Employee says switch from secure peer-to-peer tech was a practical move to keep up with mobile users.
Skype’s principal architect has defended its shift away from peer-to-peer technology, after the firm was accused of trying to make it easier for government agencies to snoop on calls.
The VoIP firm reportedly set up a secret, internal programme called "Project Chess" to explore how to let intelligence agencies monitor VoIP calls while staying within the bounds of the law.
It’s also previously been accused of rerouting its peer-to-peer architecture through Microsoft’s servers to give spies easier access to its users’ communications.
Principal architect Matthew Kaufman refused to comment directly on Project Chess or Skype’s ability to intercept calls and messages, but said the infrastructure change was necessary to keep the service running smoothly for an increasingly mobile user base.
The Skype peer-to-peer network, and many of its functions (such as instant messaging) was built for a world where almost every machine is powered by a wall socket
"I'm obviously not in a position to comment on what Skype can and cannot log or intercept, nor how and when that data (if any) is passed on to third parties," he said.
He explained that Skype’s "supernodes" setup, where the service elects certain machines to act as directories, relied heavily on Windows PCs running the latest Skype client.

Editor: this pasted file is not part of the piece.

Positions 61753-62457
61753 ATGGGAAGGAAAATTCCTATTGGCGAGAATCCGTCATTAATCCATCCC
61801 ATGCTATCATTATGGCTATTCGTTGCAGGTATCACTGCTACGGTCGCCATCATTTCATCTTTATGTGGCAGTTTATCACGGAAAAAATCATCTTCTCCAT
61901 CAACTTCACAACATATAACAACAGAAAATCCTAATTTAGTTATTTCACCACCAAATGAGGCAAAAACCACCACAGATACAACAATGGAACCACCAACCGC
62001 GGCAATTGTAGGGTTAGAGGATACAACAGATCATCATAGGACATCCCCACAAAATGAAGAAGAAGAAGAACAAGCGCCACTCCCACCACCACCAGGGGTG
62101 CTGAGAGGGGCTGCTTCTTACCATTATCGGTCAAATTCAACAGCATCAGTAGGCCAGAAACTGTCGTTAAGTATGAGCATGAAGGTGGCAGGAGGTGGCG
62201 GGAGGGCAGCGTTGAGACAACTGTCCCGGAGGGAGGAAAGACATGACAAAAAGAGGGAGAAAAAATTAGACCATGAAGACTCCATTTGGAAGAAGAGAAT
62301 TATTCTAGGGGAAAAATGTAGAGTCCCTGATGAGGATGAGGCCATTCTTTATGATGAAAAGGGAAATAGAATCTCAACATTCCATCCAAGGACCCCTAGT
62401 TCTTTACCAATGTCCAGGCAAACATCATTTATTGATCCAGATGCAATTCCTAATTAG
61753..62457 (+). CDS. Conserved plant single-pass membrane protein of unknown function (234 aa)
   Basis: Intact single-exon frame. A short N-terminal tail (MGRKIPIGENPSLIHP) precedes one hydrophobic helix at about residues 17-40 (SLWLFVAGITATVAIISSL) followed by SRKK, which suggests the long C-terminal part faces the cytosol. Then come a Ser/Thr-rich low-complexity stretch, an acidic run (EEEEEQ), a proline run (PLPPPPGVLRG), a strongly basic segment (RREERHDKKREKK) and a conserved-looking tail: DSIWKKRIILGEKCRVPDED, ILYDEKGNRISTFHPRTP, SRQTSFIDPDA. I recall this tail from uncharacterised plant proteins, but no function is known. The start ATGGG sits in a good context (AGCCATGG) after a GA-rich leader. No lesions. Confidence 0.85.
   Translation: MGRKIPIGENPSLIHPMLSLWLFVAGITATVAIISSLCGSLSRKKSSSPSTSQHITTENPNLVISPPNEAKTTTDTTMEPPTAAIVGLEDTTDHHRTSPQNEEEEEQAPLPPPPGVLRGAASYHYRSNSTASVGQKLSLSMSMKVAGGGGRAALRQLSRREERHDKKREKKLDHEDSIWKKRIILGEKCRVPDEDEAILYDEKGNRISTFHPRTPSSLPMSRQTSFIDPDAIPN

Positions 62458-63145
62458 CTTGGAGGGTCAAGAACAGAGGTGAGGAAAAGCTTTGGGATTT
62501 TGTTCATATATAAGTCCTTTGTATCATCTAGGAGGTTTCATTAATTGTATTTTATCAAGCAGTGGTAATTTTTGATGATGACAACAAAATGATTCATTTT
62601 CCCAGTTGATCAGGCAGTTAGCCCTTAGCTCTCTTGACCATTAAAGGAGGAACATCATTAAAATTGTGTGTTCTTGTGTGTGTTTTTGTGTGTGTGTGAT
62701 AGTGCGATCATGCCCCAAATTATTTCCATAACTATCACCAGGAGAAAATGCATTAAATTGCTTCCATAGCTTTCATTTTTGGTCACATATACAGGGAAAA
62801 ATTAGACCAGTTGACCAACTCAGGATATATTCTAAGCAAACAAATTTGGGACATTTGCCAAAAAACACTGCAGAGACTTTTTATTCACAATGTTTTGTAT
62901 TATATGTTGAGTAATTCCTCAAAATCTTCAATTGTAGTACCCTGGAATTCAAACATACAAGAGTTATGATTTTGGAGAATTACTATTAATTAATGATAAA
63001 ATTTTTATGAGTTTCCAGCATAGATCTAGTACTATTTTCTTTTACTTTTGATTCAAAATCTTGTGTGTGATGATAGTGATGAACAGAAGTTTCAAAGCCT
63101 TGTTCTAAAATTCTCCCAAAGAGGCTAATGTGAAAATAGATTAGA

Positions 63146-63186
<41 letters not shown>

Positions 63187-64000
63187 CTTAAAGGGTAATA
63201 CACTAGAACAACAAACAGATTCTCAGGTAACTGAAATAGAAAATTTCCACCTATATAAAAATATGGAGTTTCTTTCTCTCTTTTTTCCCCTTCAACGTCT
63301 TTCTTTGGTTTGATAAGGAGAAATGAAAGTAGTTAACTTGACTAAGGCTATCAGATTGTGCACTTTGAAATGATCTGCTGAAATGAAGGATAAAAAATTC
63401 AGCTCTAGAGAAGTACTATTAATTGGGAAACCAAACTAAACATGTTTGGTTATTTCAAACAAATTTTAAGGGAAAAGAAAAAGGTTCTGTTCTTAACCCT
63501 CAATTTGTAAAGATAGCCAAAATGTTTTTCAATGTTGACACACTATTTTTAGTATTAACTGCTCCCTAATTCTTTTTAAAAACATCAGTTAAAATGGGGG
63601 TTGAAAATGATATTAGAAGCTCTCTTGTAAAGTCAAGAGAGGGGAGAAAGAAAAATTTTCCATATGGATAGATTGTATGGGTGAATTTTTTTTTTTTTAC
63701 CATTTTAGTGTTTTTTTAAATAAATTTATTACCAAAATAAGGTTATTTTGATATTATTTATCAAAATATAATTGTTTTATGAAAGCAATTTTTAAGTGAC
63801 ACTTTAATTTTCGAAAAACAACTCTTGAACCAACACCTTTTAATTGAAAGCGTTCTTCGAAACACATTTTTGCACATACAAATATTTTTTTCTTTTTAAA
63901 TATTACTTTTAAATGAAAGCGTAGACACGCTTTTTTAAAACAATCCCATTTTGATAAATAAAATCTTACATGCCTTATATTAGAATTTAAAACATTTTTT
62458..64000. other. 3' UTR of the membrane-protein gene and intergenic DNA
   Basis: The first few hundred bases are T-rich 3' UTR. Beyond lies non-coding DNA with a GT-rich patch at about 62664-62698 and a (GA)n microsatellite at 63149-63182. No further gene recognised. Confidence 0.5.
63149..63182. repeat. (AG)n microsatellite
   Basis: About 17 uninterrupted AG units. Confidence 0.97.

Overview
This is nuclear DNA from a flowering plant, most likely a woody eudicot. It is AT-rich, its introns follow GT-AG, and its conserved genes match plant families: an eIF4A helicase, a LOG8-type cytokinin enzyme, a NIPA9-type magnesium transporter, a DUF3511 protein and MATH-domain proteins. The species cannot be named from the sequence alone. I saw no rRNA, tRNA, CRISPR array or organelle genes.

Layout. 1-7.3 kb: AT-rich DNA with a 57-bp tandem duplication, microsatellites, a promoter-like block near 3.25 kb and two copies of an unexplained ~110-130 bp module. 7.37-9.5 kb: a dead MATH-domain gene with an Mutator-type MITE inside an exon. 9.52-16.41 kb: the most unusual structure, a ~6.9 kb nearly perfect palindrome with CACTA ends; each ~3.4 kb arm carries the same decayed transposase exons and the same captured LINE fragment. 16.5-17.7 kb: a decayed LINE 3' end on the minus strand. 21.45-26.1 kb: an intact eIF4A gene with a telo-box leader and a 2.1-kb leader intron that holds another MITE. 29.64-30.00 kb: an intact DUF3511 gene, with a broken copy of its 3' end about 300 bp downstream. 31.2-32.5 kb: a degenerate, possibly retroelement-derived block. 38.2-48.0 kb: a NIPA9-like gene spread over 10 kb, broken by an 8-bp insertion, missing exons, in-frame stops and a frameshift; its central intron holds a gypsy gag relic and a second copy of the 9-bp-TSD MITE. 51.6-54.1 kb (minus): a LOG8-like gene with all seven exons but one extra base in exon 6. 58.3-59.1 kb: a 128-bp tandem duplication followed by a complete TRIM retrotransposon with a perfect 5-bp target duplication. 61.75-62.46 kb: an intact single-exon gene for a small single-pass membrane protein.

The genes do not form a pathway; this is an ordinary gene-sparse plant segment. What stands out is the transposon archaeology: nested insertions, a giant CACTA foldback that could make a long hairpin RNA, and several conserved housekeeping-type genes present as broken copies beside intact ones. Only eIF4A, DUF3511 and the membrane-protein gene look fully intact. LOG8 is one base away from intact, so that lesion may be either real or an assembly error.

"This proved to be a problem when not once, but twice, a global Skype network outage was caused by a crashing bug in that client... bootstrapping the network back into existence afterwards was painful and lengthy," he said.
That drove Skype to switch to server-based "dedicated supernodes", giving the company more control but also, in theory, making it easier to wiretap. Kaufman added that the company had discussed the change long before the Microsoft deal had been announced and will likely continue to move away from peer-to-peer as Skype's mobile user base grows.
"The Skype peer-to-peer network, and many of its functions (such as instant messaging) was built for a world where almost every machine is powered by a wall socket, plugged into broadband internet, and on for many hours a day," he said.
"And over time you will see more and more services move to the Skype cloud, offloading memory and CPU requirements from the mobile devices everyone wants to enjoy to their fullest and with maximum battery life," he said.